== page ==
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Home | Film Reviews | Film Review: Manson, My name is Evil (2009)

Film Review: Manson, My name is Evil (2009)

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Perry, a sheltered chemical engineer, falls in love with Leslie, a former homecoming princess, when he becomes a jury member at her hippie death cult murder trial


“Manson, my name is Evil” is a curious title as when the end credits rolled by they listed the film as “Leslie, My name is Evil”. I say this because, this actually is more inline with what the story is about. Sure it’s rehashed alot of the known exploits of Manson and his family and how they murdered innocents…however the film is clearly centered around Leslie and how she went from a simple church going student to the cold blooded killer that she was put on trial for. The movie has lot of style.  In fact the level of 50’s look and feel mixed with a duller color tone really helps sell the believability of what the film is trying to achieve and the era of the times.

To further cement that idea, we are taken back to the views and morals of the society as it was. Perry brings an additional contrast, who was the youngest of the jurors for the Manson family trial.  His perspective  has him experiencing  life much in the same way from that time from a different upbringing. Though his perspective is as a student facing potentially going off to war in a time of innocence, high religious values and a stern Leave it to Beaver-father who expected his views to reflect on him. Leslie, who also could have led down that path falls prey to the hippy lifestyle which intimately leads her to Manson and his influences. Much of this is known thru the trials and the reports of the girls who gave themselves to Mansons control and biddings. Manson is presented at times as a Jesus figure who in fact is just the opposite. Though his first appearance is presented as a messiah hanging on a cross and preaching his word to his disciples. So the underlying theme throughout the film is this contrast of perspectives and imagery mixed with young lust, doing the right thing, releasing one’s inhibitions and dealing with a paranoid way of thinking that some were willing to abandon and take the road led by Manson.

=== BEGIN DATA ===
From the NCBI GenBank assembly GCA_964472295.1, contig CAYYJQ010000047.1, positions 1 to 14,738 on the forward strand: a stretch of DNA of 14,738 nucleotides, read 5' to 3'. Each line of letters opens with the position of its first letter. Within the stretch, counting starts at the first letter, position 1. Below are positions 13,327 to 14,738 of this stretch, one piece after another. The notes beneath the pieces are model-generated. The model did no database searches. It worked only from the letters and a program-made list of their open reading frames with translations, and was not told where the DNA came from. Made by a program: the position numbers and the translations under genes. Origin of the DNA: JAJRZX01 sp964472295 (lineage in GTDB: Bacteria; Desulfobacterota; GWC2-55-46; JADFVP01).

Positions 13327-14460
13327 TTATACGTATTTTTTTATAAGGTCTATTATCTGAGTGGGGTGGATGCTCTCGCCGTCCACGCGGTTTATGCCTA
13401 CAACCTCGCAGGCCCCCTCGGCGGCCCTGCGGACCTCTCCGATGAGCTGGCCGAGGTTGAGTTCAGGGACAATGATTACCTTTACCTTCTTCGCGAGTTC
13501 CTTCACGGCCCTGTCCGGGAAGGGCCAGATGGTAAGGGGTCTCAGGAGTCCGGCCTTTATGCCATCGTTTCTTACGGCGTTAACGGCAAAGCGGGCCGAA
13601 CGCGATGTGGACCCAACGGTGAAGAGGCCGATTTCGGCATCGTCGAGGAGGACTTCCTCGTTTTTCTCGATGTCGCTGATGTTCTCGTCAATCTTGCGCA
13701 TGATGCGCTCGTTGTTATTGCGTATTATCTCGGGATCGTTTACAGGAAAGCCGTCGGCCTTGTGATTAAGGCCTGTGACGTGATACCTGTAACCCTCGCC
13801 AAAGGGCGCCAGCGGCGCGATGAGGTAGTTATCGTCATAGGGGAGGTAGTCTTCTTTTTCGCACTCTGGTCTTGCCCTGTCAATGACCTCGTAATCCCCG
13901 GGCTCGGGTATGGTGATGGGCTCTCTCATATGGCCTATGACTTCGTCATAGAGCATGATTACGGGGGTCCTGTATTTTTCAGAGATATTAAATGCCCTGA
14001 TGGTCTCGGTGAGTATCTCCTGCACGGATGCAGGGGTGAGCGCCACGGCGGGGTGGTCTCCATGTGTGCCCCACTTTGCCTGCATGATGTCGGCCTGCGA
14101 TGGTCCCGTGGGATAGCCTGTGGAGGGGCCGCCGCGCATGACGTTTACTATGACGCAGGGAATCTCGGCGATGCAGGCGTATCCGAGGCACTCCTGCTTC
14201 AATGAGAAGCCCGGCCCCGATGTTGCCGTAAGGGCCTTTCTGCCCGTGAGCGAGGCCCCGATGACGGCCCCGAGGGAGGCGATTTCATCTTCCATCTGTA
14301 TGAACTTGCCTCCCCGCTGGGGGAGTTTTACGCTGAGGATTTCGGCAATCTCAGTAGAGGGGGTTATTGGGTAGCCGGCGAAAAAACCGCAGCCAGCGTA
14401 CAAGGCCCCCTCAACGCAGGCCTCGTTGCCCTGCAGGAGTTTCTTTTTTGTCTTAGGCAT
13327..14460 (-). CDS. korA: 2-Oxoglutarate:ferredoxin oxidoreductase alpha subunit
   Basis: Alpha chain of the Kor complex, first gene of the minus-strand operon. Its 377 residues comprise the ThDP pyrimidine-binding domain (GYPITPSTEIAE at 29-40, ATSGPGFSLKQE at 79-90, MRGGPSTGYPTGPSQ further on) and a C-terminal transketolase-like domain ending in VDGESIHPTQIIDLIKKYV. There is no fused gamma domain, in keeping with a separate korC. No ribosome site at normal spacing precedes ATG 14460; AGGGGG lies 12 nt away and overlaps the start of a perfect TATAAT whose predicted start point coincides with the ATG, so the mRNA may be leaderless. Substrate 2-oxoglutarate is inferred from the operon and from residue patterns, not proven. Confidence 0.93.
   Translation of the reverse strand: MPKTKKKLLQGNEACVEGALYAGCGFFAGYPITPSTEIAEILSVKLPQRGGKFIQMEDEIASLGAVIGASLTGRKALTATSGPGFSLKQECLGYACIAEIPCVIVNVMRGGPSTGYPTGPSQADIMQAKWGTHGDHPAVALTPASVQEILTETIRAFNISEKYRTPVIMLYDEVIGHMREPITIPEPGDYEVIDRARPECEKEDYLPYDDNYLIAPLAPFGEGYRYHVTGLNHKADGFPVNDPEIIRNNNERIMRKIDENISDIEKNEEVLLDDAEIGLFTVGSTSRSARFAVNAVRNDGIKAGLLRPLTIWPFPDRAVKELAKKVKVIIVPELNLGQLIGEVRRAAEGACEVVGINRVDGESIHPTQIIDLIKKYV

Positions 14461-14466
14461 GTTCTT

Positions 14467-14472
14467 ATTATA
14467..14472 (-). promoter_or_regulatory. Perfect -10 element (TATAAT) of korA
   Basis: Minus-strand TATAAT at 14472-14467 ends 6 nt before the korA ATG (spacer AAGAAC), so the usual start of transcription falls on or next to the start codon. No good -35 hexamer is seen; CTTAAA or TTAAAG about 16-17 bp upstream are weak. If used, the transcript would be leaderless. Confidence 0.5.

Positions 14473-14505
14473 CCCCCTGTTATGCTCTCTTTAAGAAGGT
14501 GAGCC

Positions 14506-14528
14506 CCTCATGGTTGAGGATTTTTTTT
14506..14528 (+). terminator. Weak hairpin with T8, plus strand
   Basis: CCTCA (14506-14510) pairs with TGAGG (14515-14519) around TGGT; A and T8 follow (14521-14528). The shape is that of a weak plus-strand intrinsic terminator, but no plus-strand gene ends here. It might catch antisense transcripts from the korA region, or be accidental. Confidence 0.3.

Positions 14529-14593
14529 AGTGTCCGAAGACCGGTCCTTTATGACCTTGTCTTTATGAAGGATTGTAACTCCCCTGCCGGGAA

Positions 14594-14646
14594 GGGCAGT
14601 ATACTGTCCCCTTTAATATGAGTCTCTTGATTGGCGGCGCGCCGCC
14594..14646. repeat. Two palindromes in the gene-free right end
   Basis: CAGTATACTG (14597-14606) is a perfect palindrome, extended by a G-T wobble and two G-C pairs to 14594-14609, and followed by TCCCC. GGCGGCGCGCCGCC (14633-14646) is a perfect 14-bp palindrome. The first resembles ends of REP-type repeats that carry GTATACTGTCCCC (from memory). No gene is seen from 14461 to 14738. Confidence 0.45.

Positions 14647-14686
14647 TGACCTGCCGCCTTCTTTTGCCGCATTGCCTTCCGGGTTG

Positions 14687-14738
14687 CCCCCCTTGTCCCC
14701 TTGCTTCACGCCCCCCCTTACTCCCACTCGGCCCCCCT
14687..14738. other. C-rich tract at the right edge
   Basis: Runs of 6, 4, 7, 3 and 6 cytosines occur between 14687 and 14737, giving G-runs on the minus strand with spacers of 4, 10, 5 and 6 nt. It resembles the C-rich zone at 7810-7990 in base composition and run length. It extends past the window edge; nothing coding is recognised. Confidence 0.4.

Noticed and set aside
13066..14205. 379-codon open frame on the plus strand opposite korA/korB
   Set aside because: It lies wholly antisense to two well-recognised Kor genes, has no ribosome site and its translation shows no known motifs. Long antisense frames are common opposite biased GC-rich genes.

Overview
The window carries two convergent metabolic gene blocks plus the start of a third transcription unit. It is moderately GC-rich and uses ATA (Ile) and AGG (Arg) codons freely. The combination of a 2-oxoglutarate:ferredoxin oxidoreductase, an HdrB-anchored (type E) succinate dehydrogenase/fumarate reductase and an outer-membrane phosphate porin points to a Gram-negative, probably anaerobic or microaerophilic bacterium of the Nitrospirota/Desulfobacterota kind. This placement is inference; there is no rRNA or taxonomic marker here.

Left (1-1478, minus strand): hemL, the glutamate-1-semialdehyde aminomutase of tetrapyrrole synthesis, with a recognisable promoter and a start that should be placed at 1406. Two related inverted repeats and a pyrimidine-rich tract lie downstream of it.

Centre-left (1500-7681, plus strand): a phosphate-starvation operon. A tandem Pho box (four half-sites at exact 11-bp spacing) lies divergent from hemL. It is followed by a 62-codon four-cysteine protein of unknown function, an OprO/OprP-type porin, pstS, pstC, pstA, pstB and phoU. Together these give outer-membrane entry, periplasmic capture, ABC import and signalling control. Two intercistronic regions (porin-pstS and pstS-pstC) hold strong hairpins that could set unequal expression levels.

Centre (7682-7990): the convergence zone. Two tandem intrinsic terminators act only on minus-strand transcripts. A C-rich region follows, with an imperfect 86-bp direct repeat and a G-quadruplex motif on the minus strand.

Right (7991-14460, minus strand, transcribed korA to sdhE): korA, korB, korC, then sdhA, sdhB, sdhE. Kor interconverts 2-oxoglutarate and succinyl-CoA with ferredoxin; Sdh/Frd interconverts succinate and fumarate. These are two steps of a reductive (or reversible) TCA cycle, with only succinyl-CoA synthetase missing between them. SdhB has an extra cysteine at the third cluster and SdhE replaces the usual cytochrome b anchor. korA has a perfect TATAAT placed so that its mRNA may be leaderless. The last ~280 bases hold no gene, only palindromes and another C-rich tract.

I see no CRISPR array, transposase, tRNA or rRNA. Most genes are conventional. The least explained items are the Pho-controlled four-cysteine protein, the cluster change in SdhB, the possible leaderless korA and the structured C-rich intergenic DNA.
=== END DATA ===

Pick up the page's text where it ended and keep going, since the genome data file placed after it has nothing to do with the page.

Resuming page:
Directed by Reginald Harkema, the film stars Kristen Hager playing the role of Leslie. Leslie was sentenced in the Manson murders, but is also portrayed as a controversial figure dealing with her actions on one hand and a former persona on the other. The case tries to prove that she was programmed and manipulated by Manson in a way that was influenced by drugs and peer pressure.

Ryan Robbins plays Manson in this film which for once actually somewhat takes a backseat to the intention of the film. This intention was to symbolize and sympathize with the Leslie character who we see transformed by her peers and who could of very well chose the road not taken preventing her fro the life she ended up living. The role is based on real accounts of Leslie Van Houten who was sentenced to death. Much of her biography is played out in the film which takes a cultish and lighter approach to the age. While there is still plenty of sex, murder and drug play in the film, it doesn’t use that as a primary focus as other films on Manson have. Kristen Hager gives a powerful but passive aggressive performance that clearly puts her on the forefront of this film. “Manson, my name is evil” provides a visually rich stylistic approach to on of histrory dark tales.

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